Long line (topology)

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In topology, the long line (or Alexandroff line) is a topological space somewhat similar to the real line, but in a certain way "longer". It behaves locally just like the real line, but has different large-scale properties. Therefore it serves as one of the basic counterexamples of topology.[1] Intuitively, the usual real-number line consists of a countable number of line segments [0, 1) laid end-to-end, whereas the long line is constructed from an uncountable number of such segments.


The closed long ray L is defined as the cartesian product of the first uncountable ordinal ω1 with the half-open interval [0, 1), equipped with the order topology that arises from the lexicographical order on ω1 × [0, 1). The open long ray is obtained from the closed long ray by removing the smallest element (0,0).

The long line is obtained by putting together a long ray in each direction. More rigorously, it can be defined as the order topology on the disjoint union of the reversed open long ray (“reversed” means the order is reversed) and the (not reversed) closed long ray, totally ordered by letting the points of the latter be greater than the points of the former. Alternatively, take two copies of the open long ray and identify the open interval {0} × (0, 1) of the one with the same interval of the other but reversing the interval, that is, identify the point (0, t) (where t is a real number such that 0 < t < 1) of the one with the point (0,1 − t) of the other, and define the long line to be the topological space obtained by gluing the two open long rays along the open interval identified between the two. (The former construction is better in the sense that it defines the order on the long line and shows that the topology is the order topology; the latter is better in the sense that it uses gluing along an open set, which is clearer from the topological point of view.)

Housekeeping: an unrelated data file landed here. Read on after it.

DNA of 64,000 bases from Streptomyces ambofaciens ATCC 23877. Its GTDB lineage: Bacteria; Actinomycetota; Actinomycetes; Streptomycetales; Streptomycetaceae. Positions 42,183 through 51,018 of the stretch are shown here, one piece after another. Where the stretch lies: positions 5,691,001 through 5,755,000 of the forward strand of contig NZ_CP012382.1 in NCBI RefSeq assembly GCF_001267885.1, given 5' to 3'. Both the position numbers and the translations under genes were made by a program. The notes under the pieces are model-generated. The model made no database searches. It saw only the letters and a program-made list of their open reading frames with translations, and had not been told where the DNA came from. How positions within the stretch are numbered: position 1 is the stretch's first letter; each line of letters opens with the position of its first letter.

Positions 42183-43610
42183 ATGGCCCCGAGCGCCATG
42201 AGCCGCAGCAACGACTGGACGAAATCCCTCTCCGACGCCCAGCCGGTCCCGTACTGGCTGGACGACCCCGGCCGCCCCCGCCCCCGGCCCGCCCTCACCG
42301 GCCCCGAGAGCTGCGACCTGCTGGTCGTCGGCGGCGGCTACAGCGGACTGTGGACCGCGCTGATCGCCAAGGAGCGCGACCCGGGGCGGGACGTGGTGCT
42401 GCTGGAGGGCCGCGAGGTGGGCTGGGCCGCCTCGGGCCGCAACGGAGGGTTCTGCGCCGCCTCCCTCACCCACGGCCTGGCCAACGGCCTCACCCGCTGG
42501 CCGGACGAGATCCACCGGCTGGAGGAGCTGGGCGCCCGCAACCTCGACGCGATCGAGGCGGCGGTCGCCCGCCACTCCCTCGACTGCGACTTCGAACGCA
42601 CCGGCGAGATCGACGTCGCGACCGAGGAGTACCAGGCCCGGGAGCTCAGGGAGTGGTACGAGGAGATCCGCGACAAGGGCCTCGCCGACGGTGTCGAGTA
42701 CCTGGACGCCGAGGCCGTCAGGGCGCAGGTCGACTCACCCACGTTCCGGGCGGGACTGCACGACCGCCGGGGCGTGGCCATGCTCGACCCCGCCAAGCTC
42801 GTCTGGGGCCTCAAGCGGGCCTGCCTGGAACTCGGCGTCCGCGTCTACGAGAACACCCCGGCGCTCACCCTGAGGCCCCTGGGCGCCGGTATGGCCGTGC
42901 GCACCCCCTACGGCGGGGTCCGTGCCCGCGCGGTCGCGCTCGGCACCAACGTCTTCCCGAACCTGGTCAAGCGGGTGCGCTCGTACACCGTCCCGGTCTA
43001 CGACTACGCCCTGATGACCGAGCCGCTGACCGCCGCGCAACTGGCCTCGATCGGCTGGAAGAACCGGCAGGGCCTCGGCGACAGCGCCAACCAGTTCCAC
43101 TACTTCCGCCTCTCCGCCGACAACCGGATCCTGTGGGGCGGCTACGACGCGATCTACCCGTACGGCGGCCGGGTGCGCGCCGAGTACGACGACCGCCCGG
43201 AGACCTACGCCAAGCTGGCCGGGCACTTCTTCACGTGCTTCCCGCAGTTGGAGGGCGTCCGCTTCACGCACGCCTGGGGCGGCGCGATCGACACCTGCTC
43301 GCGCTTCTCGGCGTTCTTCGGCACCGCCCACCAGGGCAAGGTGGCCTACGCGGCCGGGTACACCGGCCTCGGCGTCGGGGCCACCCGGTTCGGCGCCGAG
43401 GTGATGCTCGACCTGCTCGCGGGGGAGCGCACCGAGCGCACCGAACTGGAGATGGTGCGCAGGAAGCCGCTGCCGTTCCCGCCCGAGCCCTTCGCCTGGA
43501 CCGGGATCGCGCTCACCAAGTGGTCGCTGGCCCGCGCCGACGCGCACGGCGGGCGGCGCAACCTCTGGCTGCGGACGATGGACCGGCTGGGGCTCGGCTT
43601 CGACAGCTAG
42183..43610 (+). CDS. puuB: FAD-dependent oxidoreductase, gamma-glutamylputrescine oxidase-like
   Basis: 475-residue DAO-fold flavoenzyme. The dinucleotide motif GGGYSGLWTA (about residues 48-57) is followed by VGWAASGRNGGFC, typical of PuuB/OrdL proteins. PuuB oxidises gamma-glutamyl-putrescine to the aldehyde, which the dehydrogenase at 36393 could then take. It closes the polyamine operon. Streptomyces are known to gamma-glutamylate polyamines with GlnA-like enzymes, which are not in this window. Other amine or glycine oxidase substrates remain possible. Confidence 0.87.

Intuitively, the closed long ray is like a real (closed) half-line, except that it is much longer in one direction: we say that it is long at one end and closed at the other. The open long ray is like the real line (or equivalently an open half-line) except that it is much longer in one direction: we say that it is long at one end and short (open) at the other. The long line is longer than the real lines in both directions: we say that it is long in both directions.